2018 Volume 82 Issue 5 Pages 1437-1442
Background:Insufficient anticoagulant intensity on admission is common in stroke patients with atrial fibrillation (AF) on vitamin K antagonist (VKA) therapy. Nevertheless, the effects of VKA under-treatment on stroke severity or arterial occlusion are not well known. The aim of the present study was to investigate the relationship between insufficient VKA therapy and stroke severity, or the site of arterial occlusion in patients with acute ischemic stroke (AIS) and AF.
Methods and Results:From March 2011 through July 2016, 446 consecutive patients with AF and AIS were recruited. Of the 446 patients, 364 (167 women; median age, 79 years; IQR, 71–86 years) with anterior-circulation stroke were assessed to investigate the effects of insufficient VKA. Of these, 281 were on no anticoagulant, 53 were undertreated with a VKA, and 30 were sufficiently treated with VKA on admission (PT-INR ≥2.0 for patients <70 years and PT-INR ≥1.6 for ≥70 years old). On multivariate analysis, insufficient VKA was independently associated with severe stroke (i.e., initial NIHSS score ≥10; OR, 2.70, P=0.022) and higher prevalence of proximal artery occlusion (OR, 1.91; P=0.039) compared with no anticoagulant therapy.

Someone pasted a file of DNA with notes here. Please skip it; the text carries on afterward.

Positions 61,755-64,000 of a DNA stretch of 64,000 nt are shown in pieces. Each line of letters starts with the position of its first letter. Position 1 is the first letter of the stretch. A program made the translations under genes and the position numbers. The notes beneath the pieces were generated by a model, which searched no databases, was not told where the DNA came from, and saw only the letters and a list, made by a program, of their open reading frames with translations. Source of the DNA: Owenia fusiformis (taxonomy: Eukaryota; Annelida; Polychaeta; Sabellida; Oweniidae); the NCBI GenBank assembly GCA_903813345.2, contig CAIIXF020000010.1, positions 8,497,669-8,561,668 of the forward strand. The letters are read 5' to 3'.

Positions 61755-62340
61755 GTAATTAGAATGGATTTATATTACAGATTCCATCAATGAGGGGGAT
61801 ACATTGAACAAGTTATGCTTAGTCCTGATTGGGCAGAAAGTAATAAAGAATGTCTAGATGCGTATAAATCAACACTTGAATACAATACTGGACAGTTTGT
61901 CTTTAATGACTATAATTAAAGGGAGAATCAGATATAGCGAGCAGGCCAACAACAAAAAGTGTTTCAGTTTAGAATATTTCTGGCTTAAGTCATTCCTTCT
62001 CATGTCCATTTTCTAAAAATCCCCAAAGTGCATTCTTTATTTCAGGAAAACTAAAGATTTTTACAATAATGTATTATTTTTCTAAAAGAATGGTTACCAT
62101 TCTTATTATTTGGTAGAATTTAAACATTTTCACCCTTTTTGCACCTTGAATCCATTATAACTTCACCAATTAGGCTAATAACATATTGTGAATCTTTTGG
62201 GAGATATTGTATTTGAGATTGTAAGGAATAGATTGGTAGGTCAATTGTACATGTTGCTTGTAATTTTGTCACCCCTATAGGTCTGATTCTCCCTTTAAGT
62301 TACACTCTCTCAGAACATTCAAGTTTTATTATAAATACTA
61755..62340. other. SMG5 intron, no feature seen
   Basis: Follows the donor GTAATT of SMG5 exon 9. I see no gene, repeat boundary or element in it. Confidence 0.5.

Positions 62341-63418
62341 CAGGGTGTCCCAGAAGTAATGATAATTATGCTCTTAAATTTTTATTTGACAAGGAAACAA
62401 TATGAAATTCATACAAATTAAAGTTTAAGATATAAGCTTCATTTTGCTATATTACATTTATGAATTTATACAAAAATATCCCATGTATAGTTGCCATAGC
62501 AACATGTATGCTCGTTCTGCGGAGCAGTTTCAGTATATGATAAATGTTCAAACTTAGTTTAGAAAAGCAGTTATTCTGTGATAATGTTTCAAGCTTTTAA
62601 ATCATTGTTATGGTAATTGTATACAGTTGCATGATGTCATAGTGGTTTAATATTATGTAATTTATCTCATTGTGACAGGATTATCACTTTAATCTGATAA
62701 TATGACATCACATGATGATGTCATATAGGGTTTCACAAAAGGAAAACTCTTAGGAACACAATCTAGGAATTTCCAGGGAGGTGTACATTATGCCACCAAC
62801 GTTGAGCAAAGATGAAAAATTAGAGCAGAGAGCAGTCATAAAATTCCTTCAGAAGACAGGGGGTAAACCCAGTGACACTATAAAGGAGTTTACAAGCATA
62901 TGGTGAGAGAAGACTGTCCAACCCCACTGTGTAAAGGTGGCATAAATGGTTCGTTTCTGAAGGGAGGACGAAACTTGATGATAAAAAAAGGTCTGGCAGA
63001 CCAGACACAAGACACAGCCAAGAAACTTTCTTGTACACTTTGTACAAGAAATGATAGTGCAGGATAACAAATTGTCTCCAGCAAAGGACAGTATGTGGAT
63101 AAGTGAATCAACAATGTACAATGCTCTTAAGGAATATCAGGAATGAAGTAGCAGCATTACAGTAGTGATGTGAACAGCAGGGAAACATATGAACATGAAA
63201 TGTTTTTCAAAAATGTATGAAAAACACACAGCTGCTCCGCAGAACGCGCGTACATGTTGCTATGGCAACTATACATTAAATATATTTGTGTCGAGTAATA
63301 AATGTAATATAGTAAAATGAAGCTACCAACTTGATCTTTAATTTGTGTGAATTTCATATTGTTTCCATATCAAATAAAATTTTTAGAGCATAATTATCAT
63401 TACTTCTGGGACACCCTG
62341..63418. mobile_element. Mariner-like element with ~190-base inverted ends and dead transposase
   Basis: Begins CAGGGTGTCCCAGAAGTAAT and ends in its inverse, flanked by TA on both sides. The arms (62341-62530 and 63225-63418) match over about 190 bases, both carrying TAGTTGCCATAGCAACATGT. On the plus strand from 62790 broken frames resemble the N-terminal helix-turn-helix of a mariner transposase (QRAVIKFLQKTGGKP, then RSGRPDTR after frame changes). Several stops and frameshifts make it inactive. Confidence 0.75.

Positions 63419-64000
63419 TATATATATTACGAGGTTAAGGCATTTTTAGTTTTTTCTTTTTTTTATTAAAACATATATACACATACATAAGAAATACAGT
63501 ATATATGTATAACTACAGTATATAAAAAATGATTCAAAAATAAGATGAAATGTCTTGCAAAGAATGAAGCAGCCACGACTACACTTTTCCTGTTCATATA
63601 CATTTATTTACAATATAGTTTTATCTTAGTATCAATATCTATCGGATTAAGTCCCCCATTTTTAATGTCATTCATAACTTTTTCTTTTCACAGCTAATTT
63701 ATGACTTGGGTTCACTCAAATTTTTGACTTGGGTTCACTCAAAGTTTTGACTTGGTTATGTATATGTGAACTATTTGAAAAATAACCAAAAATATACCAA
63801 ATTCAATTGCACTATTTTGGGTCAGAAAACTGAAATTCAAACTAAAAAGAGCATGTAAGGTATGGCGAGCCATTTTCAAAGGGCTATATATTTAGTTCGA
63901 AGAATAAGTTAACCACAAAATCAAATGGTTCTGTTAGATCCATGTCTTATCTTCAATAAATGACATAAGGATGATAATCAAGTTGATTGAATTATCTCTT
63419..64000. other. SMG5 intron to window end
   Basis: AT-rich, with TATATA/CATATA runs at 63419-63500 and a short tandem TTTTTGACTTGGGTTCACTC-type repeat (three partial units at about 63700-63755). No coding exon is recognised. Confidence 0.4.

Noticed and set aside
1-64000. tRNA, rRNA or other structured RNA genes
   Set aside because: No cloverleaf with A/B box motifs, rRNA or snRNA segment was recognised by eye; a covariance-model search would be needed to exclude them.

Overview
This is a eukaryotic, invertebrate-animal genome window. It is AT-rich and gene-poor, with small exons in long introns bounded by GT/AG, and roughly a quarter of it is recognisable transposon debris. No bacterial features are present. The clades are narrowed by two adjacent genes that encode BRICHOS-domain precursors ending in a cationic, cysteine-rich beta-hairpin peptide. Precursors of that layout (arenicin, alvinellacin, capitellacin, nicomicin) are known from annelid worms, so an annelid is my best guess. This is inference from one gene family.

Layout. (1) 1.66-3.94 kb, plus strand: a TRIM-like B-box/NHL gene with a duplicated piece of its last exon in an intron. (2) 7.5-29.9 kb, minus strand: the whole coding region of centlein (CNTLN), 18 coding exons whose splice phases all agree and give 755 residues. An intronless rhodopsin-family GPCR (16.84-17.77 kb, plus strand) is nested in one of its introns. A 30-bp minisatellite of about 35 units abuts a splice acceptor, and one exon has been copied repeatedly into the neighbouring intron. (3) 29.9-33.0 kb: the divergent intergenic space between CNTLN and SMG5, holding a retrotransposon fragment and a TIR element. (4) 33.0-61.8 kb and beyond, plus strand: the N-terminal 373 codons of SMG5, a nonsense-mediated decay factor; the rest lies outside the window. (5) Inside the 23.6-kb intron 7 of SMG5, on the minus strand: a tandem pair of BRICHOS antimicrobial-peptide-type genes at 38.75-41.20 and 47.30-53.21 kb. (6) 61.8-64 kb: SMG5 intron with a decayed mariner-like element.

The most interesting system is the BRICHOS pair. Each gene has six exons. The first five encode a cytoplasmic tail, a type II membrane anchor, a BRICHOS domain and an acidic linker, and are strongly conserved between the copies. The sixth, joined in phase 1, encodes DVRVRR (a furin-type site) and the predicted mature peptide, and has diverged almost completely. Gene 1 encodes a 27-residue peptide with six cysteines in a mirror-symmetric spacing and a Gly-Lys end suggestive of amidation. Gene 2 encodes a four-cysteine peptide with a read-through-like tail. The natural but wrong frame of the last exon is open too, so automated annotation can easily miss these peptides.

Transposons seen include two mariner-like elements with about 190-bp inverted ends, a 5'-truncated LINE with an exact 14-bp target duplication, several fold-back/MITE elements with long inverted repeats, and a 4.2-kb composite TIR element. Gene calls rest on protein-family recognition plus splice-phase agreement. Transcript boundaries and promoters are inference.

Conclusions:Insufficient VKA therapy on admission was associated with higher severity of stroke and higher prevalence of proximal artery occlusion in patients with AF and acute anterior-circulation stroke compared with no anticoagulant medication.